Antimicrobial stewardship

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1. Introduction.

Increasing rates of resistance to antimicrobials among hospital pathogens is a worldwide problem that has been recognized for more than 20 years. The spread within the last 10 years of Extended Spectrum Beta Lactamase producing Enterobacteriaceae (ESBL-PE), and recently Carbapenemase producing Enterobacteriaceae (CPE) and the role of antimicrobial consumption (ref) in the increasing of this phenomenon, underline the emergency of implementation of antimicrobial stewardship program before and during outbreak episodes concomitantly with infection control measures. Patterns of consumption of different classes of antibiotics classes have been closely correlated with the emergence of bacteria resistant to those classes [1],[2]. Consequently, many publications have suggested the importance of antimicrobial stewardship to avoid [3] and to control [4] [5] the emergence of antibiotic resistance. The main purpose of antimicrobial stewardship programs is to improve how antibiotics are used, in order to optimize clinical outcomes while minimizing unintended consequences of antimicrobial use, including toxicity, the selection of pathogenic organisms (such as Clostridium difficile), and the emergence of resistance [6]. Since at least a third of antibiotic use is usually inappropriate or unnecessary in most hospital settings, antibiotic stewardship programs lead to reductions in total antibiotic consumption.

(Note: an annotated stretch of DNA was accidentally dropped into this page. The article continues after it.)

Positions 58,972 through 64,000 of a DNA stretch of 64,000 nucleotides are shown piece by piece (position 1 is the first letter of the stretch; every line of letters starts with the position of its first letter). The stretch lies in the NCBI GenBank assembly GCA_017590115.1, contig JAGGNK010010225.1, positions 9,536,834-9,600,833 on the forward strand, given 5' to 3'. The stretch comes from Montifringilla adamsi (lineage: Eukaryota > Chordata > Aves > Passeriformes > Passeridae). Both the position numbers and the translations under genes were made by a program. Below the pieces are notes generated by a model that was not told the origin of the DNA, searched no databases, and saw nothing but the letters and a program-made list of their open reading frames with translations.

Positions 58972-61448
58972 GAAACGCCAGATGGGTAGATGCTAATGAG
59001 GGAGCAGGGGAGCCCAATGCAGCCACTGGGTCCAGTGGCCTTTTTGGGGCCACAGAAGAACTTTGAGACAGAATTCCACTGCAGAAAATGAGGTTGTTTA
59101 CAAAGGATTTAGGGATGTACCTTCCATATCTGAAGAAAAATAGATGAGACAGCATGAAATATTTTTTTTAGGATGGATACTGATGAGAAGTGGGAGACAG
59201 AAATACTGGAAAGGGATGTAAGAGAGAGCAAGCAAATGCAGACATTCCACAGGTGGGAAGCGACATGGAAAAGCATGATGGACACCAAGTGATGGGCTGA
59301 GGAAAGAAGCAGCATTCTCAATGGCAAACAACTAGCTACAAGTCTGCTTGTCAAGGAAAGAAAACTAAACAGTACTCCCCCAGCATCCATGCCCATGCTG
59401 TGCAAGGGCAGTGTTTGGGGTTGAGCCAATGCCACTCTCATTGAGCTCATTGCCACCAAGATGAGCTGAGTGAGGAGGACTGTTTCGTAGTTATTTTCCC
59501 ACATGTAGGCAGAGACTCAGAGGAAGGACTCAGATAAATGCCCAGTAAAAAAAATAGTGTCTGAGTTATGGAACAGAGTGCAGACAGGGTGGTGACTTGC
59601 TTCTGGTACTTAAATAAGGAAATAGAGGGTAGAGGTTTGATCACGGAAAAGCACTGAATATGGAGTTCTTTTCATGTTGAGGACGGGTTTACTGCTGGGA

2. Antimicrobial stewardship programs: definitions and objectives.

Several terms have been used to describe antimicrobial stewardship programs (ASPs) such as antibiotic policies, antibiotic management programs or antibiotic control policies. They all refer to an effort by the healthcare institution (as a whole) to optimize antimicrobial use among hospitalized patients in order to improve patient outcomes and to reduce antimicrobial resistance.

The main objectives of ASPs could be summarised as:

  • optimizing antimicrobial use for treatment and prophylaxis of infections among hospitalized patients in order to improve clinical outcomes, ensure cost-effective therapy and reduce adverse effects associated with antimicrobial use [7];
  • prevention and control of antimicrobial resistance by reducing the use of antibiotics;
  • avoiding the occurrence of difficult-to-treat infections and reducing the incidence of multidrug-resistant microorganisms.

An advisable step before development of any program is to first attempt to define the most important issues that exist with respect to antimicrobial use within a given healthcare institution. Once institution-specific problems have been identified, it is important to evaluate potential causes and solutions. As part of this, any existing antibiotic recommendations and policies should be reviewed.

3. Antimicrobials stewardship components.